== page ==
Did anyone ask: “Why are micromanagers…micromanaging?”
I’ll be honest. I’m writing this in a reactive state.
75% of a bottle of red wine down and a tissue at hand.
I’m a manager at a relatively well-known, relatively small, organization that is fairly well respected in the technology and media industries. I’d never admit to writing this if you meet me. I share this in a genuinely inquisitive and frankly demoralized state.
I got some feedback today that threw me for a loop. A genuine loop. Probably not as big of a loop as Jeff Bezos these past couple of days, to be fair.
As a manager, I struggle every day with internal questions around management like “am I inspiring my team, do I share enough about my personal life to make them feel like they know me, what do they most enjoy and excel in?” As a female, and as an Asian female manager, I often wonder about whether my voice, demeanor, stature and culture stand in my way of being effective. And for the sake of providing one positive contextual point to preserve any of my pride, I will say that I’ve gotten consistent positive feedback about people’s experience working with me.
Until today. I received a staff survey today that has me running circles in my head. I found out that the “Thing that [anonymous/Employee 1] would like to change about the organization is [my name (as the manager)]. For bad reason 1, bad reason 2, and micro-managing.” Oof. A blow to the gut, a blow to the heart, and a corkscrew to a bottle of wine. Possibly one of the more challenging comments I’ve heard in my 10-year career.
In the same survey, I got feedback that “[my manager] has been kind, open and honest with me” as one of the most positive attributes that Employee 2 has experienced.
So as the self-indulgent, self-absorbed, highly critical manager as I am, I think to myself “where did I go so wrong with Employee 1?” Or, overall?
I came from the world of supporting professional development and education — I’m a believer that people can get better if they are given specific areas of growth and goals for which to strive. I’d like to think that I’m open to genuine feedback, though it sounds like all the feedback I’ve gotten is bullsh*t. And as I walk through the various things I could, would and will do better, I’m still left with the question: “If an employee is not doing a good job, then…exactly how best do you provide feedback? It seems there are a couple options. Option 1 is to provide (ideally constructive, though in my case, apparently ineffective) feedback in a rationale, specific and thoughtful way. Option 2 is to fire you. There are grey options 3 and 4 in there, but I’m too tired to include them.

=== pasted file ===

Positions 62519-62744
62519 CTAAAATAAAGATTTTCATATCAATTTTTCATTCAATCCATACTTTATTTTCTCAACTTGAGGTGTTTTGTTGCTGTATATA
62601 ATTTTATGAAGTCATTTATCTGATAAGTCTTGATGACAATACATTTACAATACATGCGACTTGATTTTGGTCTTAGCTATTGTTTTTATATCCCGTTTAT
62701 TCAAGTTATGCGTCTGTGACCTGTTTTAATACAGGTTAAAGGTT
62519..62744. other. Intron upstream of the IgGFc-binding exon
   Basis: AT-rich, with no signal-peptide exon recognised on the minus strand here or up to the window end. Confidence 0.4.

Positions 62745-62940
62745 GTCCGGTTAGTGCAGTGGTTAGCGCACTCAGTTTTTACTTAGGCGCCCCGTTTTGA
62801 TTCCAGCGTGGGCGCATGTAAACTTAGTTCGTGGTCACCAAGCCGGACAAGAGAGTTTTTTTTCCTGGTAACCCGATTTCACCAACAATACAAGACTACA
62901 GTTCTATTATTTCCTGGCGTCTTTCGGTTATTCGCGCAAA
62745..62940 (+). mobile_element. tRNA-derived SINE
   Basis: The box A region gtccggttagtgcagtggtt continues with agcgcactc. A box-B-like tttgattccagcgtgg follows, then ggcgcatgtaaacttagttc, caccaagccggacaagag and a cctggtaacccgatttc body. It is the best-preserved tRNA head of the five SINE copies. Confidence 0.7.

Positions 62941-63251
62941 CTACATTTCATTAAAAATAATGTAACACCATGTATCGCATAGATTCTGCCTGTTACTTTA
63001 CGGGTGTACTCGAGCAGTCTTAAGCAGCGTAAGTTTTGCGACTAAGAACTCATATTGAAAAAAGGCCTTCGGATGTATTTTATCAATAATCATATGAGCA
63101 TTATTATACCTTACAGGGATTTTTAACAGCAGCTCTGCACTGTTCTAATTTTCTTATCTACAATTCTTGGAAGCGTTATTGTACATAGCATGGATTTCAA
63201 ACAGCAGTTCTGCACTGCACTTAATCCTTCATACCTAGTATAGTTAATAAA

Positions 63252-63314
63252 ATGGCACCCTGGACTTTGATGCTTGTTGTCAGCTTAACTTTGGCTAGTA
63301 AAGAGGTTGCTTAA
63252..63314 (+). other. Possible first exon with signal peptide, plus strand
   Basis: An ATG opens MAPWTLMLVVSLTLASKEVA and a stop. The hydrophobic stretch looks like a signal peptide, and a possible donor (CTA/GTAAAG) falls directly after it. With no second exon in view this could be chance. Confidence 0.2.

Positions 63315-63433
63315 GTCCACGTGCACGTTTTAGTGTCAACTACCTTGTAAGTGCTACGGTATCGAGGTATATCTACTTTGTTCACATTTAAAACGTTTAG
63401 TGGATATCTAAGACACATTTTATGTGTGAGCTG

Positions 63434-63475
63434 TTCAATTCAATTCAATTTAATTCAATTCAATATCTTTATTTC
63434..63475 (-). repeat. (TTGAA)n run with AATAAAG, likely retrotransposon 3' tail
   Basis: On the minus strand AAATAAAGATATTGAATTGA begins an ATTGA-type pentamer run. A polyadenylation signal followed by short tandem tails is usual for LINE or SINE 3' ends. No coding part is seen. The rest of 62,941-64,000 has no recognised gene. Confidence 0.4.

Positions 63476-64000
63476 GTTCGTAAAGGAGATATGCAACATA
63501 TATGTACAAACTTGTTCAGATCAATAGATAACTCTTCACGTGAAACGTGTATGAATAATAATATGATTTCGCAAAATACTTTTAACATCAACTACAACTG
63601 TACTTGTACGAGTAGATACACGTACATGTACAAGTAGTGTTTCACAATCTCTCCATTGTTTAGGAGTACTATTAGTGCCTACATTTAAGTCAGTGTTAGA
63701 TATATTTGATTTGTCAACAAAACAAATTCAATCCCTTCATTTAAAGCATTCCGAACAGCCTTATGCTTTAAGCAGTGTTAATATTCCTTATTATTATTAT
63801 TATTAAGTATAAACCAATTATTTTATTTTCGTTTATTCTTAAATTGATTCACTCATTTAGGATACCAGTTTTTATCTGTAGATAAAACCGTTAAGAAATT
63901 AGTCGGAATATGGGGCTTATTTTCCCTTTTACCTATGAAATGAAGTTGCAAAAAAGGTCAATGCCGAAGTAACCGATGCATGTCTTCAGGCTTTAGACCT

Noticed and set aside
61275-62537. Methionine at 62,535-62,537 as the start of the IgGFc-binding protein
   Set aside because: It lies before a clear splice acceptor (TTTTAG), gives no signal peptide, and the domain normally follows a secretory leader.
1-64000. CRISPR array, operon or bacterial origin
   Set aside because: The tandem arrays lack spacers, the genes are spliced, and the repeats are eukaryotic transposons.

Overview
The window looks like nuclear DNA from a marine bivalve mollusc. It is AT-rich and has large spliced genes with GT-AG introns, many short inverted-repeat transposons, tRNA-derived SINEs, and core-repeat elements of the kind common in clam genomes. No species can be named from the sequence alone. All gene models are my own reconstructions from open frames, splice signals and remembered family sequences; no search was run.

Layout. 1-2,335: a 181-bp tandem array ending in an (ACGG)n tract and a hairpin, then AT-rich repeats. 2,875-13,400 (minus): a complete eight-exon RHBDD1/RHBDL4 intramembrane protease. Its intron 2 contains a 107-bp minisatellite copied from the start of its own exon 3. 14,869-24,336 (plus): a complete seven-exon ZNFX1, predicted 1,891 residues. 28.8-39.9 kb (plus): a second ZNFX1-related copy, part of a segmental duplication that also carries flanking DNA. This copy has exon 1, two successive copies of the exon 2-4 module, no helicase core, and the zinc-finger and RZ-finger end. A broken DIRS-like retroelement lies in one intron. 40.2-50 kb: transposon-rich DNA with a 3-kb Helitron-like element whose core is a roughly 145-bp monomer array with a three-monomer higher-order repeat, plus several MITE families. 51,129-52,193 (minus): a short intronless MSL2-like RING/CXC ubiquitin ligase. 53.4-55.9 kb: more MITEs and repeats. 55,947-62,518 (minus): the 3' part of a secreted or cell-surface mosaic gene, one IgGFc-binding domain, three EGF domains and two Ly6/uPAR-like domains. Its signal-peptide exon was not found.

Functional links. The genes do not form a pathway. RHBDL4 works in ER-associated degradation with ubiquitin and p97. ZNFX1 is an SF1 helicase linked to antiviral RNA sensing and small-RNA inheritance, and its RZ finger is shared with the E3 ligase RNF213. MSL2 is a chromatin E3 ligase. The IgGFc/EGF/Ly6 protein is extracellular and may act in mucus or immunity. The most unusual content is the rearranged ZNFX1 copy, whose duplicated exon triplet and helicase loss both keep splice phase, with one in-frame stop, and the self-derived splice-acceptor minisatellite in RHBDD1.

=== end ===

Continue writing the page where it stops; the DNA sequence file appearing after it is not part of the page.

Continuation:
So here’s my genuine question. I’m a manager. I care about the people I work with, I believe in working collaboratively to produce the best results possible. But it’s true — I provide straight feedback across my team. So how can I best provide feedback so I don’t have you calling me a micromanager? And is it bad that as a woman, specifically an Asian woman, I take your feedback in the most disheartened, most demoralized way possible? Why aren’t men called micromanagers?
Related but separate: I suggest the one or two readers who read this article to do a search on “why micromanagers, micromanage.” Your search finds will be “Dealing with a bad boss” and “Micromanagers: Flushing your company down the drain.” Yikes — that is certainly something I’d like to avoid. As a manager, I’m appreciative of any tips readers have on how to avoid micromanaging. But perhaps the question that stands out to me even in my depths of reflection, is…if your manager trusts others and should trust you, and if that trust warrants a hands-off management approach as it does with others, then how concerned should you be that you’re being micro-managed?
I don’t mean to be sassy here. I’m genuinely curious.